It was on the TBR list and I saw it at the library.

THOUGHTS: After much thought, I have decided that this book was rather formulaic - but you don't know it's formulaic as you read it. The reason being... everything just has this tone of newness. Or, it could be, that everything is so forumalic on its own that something new is created.

The formulas are:
1. Man wrongly convicted of sexual assault by your girl who has a huge crush on him.
2. Man starts life over, falls in love with troubled woman.
3. Man's past comes back to haunt him.
4. History is destined to repeat itself.
5. High School girl takes revenge when spurned.
6. No one admits to being a witch.
7. Law & Order episode

All of these formulas together create a read that is highly entertaining and engrossing. It took me all of two days to read this book because I refused to put it down at night. There was just something about all of the aspects of the plot that just clung to you. This meant I went to work two days in a row with about 4 hours of sleep. God bless coffee.

I will say that Picoult throws in just enough twists to keep you guessing. That is probably another reason why the book does not seem formulaic. While I usually can guess twists, or feel stupid when they're revealed and I've missed the hints - there was one bit here that came out of nowhere and, yet, it seemed the only possible explination.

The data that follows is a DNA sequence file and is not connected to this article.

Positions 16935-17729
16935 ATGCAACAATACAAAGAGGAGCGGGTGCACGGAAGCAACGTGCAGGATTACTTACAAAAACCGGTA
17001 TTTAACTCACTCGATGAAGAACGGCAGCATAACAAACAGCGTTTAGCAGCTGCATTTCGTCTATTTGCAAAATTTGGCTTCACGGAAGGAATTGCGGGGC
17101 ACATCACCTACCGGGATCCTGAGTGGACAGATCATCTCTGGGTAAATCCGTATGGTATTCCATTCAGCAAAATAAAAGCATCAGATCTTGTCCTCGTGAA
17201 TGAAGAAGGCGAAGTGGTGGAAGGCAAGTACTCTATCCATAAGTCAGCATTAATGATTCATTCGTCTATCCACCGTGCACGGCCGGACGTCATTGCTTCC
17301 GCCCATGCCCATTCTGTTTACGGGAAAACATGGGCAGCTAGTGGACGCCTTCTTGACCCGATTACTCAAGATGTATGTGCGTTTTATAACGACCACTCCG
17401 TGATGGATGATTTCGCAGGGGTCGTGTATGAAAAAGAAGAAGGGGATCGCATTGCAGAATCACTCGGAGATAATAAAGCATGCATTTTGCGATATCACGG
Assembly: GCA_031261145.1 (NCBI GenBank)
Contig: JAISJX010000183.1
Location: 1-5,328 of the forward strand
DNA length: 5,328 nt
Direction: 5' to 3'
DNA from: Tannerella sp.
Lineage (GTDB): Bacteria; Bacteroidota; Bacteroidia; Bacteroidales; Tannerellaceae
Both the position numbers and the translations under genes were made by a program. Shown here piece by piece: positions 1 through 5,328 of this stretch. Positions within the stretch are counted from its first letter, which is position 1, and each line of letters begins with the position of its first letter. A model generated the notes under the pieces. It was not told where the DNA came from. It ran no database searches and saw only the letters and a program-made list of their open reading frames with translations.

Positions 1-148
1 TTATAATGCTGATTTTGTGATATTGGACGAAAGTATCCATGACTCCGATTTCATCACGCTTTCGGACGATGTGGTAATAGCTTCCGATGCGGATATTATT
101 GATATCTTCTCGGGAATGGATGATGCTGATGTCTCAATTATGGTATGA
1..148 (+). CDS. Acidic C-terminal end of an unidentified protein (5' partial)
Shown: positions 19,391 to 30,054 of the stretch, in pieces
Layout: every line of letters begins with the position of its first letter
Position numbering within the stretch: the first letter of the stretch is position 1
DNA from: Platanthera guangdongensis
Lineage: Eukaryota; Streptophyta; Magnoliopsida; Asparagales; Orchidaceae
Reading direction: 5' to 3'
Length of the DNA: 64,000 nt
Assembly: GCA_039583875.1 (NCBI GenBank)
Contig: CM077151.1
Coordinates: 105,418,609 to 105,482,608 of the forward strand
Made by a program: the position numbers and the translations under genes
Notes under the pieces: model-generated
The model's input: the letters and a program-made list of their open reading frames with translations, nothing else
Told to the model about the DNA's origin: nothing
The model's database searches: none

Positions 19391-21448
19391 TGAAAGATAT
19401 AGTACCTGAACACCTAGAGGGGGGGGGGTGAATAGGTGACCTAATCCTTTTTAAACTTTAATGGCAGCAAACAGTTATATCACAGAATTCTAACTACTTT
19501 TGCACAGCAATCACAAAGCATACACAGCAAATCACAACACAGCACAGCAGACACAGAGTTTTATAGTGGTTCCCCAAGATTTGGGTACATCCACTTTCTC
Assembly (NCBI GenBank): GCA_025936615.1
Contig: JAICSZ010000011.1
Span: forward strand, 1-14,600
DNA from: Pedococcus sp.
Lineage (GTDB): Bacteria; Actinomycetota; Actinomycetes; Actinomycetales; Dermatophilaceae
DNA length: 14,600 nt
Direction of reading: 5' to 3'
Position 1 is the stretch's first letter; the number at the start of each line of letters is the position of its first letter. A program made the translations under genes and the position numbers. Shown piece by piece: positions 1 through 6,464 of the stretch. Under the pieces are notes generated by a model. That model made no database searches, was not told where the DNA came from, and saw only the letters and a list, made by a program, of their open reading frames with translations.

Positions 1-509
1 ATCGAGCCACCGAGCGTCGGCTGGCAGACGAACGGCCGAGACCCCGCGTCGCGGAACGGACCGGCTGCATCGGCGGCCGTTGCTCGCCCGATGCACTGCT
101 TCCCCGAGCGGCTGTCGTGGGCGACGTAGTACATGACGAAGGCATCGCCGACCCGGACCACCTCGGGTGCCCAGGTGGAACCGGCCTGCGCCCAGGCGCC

The inventive use of tried-and-true plot devices, coupled with great scene description make Salem Falls a damn addictive read. Not a great read, mind you, more like Christmas day present unwrapping. You want it all at once, but then feel a bit let down when it's all over.

MISCELLANEOUS: The book itself was shifted (read: slanted and not square) and, as a sometimes book repairer, I had the hardest time not taking this book into work and re-pressing.

KEEP/SHARE/CRINGE(?): Back to the library (that's right, I went on a four book binge the last time I was there)
RATING: 7/10 [Very Good]

CR: The Gladiator's Honor by Michelle Styles
RN: College Girls: Bluestockings, Sex Kittens, and Coeds, Then and Now by Lynn Peril

Book 74: The Red Tent

TITLE: The Red Tent
AUTHOR: Anita Diamant
STARTED: September 25, 2006
FINISHED: October 1, 2006